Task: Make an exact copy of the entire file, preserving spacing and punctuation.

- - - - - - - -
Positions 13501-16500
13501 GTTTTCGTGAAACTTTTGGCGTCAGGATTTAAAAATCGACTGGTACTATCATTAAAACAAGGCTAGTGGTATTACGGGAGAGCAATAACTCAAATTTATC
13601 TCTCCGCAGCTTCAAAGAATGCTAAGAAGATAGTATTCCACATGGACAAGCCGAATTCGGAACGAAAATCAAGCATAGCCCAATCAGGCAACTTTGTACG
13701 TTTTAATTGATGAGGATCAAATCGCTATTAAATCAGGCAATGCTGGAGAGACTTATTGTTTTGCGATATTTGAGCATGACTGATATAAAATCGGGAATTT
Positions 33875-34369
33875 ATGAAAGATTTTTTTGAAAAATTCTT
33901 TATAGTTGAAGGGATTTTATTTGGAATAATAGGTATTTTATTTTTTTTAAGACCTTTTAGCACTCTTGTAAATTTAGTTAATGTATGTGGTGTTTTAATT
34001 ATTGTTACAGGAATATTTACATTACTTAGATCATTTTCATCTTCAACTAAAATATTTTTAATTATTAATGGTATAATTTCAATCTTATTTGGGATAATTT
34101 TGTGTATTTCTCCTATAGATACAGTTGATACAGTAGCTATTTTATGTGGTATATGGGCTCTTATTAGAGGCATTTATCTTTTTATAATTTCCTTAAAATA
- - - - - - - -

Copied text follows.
Positions 13501-16500
13501 GTTTTCGTGAAACTTTTGGCGTCAGGATTTAAAAATCGACTGGTACTATCATTAAAACAAGGCTAGTGGTATTACGGGAGAGCAATAACTCAAATTTATC
13601 TCTCCGCAGCTTCAAAGAATGCTAAGAAGATAGTATTCCACATGGACAAGCCGAATTCGGAACGAAAATCAAGCATAGCCCAATCAGGCAACTTTGTACG
13701 TTTTAATTGATGAGGATCAAATCGCTATTAAATCAGGCAATGCTGGAGAGACTTATTGTTTTGCGATATTTGAGCATGACTGATATAAAATCGGGAATTT
Positions 33875-34369
33875 ATGAAAGATTTTTTTGAAAAATTCTT
33901 TATAGTTGAAGGGATTTTATTTGGAATAATAGGTATTTTATTTTTTTTAAGACCTTTTAGCACTCTTGTAAATTTAGTTAATGTATGTGGTGTTTTAATT
34001 ATTGTTACAGGAATATTTACATTACTTAGATCATTTTCATCTTCAACTAAAATATTTTTAATTATTAATGGTATAATTTCAATCTTATTTGGGATAATTT
34101 TGTGTATTTCTCCTATAGATACAGTTGATACAGTAGCTATTTTATGTGGTATATGGGCTCTTATTAGAGGCATTTATCTTTTTATAATTTCCTTAAAATA